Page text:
The Attorney General stated that the investigation was part of a larger, ongoing effort by her office to help educate businesses about the law, and to ensure that an individual’s criminal history is not used improperly to deny access to employment. This serves as a reminder to employers to review their hiring-related documents to ensure compliance with evolving legal requirements. Even if applicants do not complain about violations or assert legal claims, the Attorney General is engaged in proactive efforts to make sure that employers in the Commonwealth comply.

If you would like further information, please contact the authors, your Seyfarth attorney, or any member of the Seyfarth Background Screening Compliance & Litigation Team.

 

By Brian A. Wadsworth

Seyfarth Synopsis: In her appeal to the Fifth Circuit, Plaintiff Bonnie O’Daniel argues that the trial court wrongly concluded that it was unreasonable for O’Daniel to believe that a complaint about discrimination based on sexual orientation constituted a protected activity. The EEOC recently joined the fray by filing an amicus curiae brief, which argues that it was reasonable for O’Daniel to believe that opposition to sexual orientation discrimination constituted protected activity.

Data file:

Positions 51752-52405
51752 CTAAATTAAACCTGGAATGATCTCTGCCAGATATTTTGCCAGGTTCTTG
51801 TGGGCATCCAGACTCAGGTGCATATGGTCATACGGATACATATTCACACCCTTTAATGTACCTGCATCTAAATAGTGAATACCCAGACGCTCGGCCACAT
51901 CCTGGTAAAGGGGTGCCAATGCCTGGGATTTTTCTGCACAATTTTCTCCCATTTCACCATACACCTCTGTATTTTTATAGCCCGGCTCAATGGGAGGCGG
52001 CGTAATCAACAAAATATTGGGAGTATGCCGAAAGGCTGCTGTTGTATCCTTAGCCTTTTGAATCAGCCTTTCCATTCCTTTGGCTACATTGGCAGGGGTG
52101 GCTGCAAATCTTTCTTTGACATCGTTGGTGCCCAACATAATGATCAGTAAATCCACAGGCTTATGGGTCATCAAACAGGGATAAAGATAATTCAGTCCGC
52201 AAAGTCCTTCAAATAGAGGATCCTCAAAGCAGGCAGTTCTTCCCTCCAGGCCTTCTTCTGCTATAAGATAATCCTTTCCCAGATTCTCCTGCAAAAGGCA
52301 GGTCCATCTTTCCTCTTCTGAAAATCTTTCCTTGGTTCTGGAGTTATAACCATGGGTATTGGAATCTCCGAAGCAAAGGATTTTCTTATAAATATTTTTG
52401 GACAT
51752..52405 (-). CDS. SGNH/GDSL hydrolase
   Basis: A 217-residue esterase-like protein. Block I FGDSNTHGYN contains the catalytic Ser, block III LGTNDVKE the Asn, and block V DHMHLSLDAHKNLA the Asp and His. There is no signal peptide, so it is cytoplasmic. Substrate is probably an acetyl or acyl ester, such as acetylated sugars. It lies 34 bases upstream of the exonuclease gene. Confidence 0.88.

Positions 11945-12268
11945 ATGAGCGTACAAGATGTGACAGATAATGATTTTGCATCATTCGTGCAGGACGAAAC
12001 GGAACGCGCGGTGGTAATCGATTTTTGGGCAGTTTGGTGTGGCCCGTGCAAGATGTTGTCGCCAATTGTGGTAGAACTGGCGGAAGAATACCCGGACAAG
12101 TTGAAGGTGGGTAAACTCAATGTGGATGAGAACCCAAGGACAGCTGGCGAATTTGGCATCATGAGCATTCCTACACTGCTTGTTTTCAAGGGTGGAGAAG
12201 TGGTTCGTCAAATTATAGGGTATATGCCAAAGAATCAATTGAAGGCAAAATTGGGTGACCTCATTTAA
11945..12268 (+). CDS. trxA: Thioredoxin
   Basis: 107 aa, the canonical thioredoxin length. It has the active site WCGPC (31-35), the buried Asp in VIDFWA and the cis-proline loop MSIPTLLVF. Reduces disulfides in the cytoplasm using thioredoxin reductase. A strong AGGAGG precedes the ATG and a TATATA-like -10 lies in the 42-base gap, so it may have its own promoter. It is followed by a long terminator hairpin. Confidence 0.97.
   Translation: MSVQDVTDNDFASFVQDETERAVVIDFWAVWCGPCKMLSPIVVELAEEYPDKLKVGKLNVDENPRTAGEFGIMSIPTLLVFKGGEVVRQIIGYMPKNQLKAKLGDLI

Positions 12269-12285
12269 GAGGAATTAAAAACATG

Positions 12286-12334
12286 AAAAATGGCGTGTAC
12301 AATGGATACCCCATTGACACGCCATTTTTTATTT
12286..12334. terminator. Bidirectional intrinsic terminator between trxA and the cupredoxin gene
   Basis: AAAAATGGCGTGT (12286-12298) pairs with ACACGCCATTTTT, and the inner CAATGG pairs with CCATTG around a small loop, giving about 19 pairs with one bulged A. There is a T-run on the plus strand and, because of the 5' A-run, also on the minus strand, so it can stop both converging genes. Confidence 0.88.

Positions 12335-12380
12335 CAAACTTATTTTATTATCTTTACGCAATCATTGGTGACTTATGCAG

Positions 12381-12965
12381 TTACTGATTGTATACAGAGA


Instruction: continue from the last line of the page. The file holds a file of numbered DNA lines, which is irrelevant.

The EEOC argues that O’Daniel need only “reasonably believe[]” the opposed conduct was unlawful and that O’Daniel’s belief was reasonable when viewed in the context of recent decisions reached by the Southern District of Texas, Second Circuit, Seventh Circuit, and the EEOC. The EEOC also cites the ongoing national debate regarding sexual orientation issues as another reason O’Daniel’s belief was reasonable.

Plaintiff Bonnie O’Daniel filed suit against her employer, Plant-N-Power, and its parent company (Defendants) in the Middle District of Louisiana alleging, amongst other things, retaliation on the basis of her sexual orientation—heterosexual. O’Daniel alleged that Defendants terminated her employment because of one of her Facebook posts. In the post, she included a photograph of a man wearing a dress at a Target store and expressed discontent with his ability to use the women’s restroom and/or dressing rooms. O’Daniel alleged that this offended the President of Plant-N-Power, a member of the LGBT community, and that the president subsequently suggested O’Daniel’s termination.